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Status of indoor air pollution (IAP) through particulate matter (PM) emissions and associated health concerns in South Asia
- Junaid, Muhammad, Syed, Jabir Hussain, Abbasi, Naeem Akhtar, Hashmi, Muhammad Zaffar, Malik, Riffat Naseem, Pei, De-Sheng
- Chemosphere 2018 v.191 pp. 651-663
- World Health Organization, air quality, biomass, burning, developing countries, indoor air pollution, mortality, particulate emissions, particulates, public health, Afghanistan, Bangladesh, Bhutan, India, Maldives, Nepal, Pakistan, Sri Lanka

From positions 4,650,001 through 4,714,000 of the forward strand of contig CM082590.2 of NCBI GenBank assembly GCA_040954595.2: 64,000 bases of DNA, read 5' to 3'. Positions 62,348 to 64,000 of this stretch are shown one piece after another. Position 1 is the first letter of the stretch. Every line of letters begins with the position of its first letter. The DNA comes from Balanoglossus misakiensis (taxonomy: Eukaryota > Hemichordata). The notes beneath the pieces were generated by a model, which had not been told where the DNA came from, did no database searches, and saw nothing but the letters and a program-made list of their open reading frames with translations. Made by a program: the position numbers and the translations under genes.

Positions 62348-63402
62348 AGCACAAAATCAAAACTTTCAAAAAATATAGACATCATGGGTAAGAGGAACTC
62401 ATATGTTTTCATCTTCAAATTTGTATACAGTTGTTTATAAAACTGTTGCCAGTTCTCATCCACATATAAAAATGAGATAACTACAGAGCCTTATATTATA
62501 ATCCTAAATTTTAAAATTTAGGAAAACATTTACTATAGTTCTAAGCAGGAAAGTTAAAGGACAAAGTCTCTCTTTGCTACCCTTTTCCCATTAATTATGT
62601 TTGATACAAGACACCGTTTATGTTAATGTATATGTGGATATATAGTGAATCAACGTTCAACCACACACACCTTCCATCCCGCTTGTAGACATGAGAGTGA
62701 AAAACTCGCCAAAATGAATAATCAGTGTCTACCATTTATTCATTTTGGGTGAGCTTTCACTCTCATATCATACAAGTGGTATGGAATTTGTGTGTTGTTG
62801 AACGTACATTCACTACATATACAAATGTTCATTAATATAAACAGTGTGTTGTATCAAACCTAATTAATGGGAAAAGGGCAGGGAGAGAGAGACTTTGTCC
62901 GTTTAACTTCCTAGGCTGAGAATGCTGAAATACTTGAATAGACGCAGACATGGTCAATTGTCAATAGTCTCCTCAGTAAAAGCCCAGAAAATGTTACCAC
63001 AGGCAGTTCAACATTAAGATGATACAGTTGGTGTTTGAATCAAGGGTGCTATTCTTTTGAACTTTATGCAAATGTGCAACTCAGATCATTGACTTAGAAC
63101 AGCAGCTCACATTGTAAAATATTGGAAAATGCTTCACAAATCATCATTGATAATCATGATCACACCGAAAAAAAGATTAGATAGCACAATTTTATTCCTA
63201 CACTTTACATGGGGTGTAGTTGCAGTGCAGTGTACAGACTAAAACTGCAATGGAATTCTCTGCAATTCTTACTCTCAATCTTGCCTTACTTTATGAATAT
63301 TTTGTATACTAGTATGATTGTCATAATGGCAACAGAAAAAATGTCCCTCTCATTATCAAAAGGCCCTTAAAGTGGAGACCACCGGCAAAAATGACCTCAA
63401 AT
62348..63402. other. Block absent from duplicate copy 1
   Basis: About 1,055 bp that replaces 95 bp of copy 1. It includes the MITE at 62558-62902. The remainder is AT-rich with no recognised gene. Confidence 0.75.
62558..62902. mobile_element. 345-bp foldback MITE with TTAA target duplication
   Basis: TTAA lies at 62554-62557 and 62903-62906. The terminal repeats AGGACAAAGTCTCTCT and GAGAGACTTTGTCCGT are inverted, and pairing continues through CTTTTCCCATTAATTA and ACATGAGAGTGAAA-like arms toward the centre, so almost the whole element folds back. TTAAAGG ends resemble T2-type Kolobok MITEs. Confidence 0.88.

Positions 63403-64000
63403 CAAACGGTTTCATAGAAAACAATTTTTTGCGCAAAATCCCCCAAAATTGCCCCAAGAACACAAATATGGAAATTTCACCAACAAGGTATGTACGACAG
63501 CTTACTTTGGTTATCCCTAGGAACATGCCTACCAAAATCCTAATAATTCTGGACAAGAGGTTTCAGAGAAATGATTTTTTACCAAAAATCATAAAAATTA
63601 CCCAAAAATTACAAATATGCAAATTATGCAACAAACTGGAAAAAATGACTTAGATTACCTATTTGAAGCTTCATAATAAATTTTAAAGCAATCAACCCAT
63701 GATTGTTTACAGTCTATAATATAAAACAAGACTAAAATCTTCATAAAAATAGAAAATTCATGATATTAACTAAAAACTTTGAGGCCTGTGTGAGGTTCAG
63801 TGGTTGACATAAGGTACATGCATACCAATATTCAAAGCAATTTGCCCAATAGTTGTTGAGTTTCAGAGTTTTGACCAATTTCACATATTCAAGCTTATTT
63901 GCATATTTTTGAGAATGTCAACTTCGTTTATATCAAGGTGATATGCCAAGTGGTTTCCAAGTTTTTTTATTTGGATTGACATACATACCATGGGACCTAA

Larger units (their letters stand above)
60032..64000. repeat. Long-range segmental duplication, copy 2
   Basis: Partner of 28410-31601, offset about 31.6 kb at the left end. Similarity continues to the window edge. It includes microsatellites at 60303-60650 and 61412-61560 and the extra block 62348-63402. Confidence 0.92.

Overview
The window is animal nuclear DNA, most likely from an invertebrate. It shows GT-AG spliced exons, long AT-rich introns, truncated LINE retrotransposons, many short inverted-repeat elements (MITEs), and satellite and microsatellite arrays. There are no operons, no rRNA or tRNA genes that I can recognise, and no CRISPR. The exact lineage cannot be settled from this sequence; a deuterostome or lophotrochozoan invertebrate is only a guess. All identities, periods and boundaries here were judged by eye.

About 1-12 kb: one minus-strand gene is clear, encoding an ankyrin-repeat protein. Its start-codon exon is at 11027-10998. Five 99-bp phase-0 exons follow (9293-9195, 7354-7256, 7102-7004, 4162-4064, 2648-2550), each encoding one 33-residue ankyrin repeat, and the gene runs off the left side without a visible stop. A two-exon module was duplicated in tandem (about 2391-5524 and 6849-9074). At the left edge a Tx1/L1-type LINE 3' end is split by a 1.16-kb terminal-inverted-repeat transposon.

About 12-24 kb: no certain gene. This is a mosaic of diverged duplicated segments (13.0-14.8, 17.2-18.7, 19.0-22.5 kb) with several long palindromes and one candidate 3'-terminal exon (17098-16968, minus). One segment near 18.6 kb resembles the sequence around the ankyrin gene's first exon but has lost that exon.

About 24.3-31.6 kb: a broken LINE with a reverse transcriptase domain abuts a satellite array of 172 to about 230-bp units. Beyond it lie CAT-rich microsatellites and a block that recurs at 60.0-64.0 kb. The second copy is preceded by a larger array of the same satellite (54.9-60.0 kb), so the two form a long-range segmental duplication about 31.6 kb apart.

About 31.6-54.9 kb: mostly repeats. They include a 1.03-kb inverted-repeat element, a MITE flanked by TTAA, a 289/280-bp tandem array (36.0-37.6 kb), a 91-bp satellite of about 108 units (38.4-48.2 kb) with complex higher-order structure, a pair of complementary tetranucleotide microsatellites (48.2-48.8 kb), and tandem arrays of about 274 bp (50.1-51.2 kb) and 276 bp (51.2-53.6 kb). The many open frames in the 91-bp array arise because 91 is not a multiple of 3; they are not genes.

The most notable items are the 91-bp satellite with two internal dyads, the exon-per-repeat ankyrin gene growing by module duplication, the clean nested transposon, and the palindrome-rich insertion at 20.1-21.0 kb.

- Exposure to particulate emissions poses a variety of public health concerns worldwide, specifically in developing countries. This review summarized the documented studies on indoor particulate matter (PM) emissions and their major health concerns in South Asia. Reviewed literature illustrated the alarming levels of indoor air pollution (IAP) in India, Pakistan, Nepal, and Bangladesh, while Sri Lanka and Bhutan are confronted with relatively lower levels, albeit not safe. To our knowledge, data on this issue are absent from Afghanistan and Maldives. We found that the reported levels of PM10 and PM2.5 in Nepal, Pakistan, Bangladesh, and India were 2–65, 3–30, 4–22, 2–28 and 1–139, 2–180, 3–77, 1–40 fold higher than WHO standards for indoor PM10 (50 μg/m3) and PM2.5 (25 μg/m3), respectively. Regarding IAP-mediated health concerns, mortality rates and incidences of respiratory and non-respiratory diseases were increasing with alarming rates, specifically in India, Pakistan, Nepal, and Bangladesh. The major cause might be the reliance of approximately 80% population on conventional biomass burning in the region. Current review also highlighted the prospects of IAP reduction strategies, which in future can help to improve the status of indoor air quality and public health in South Asia.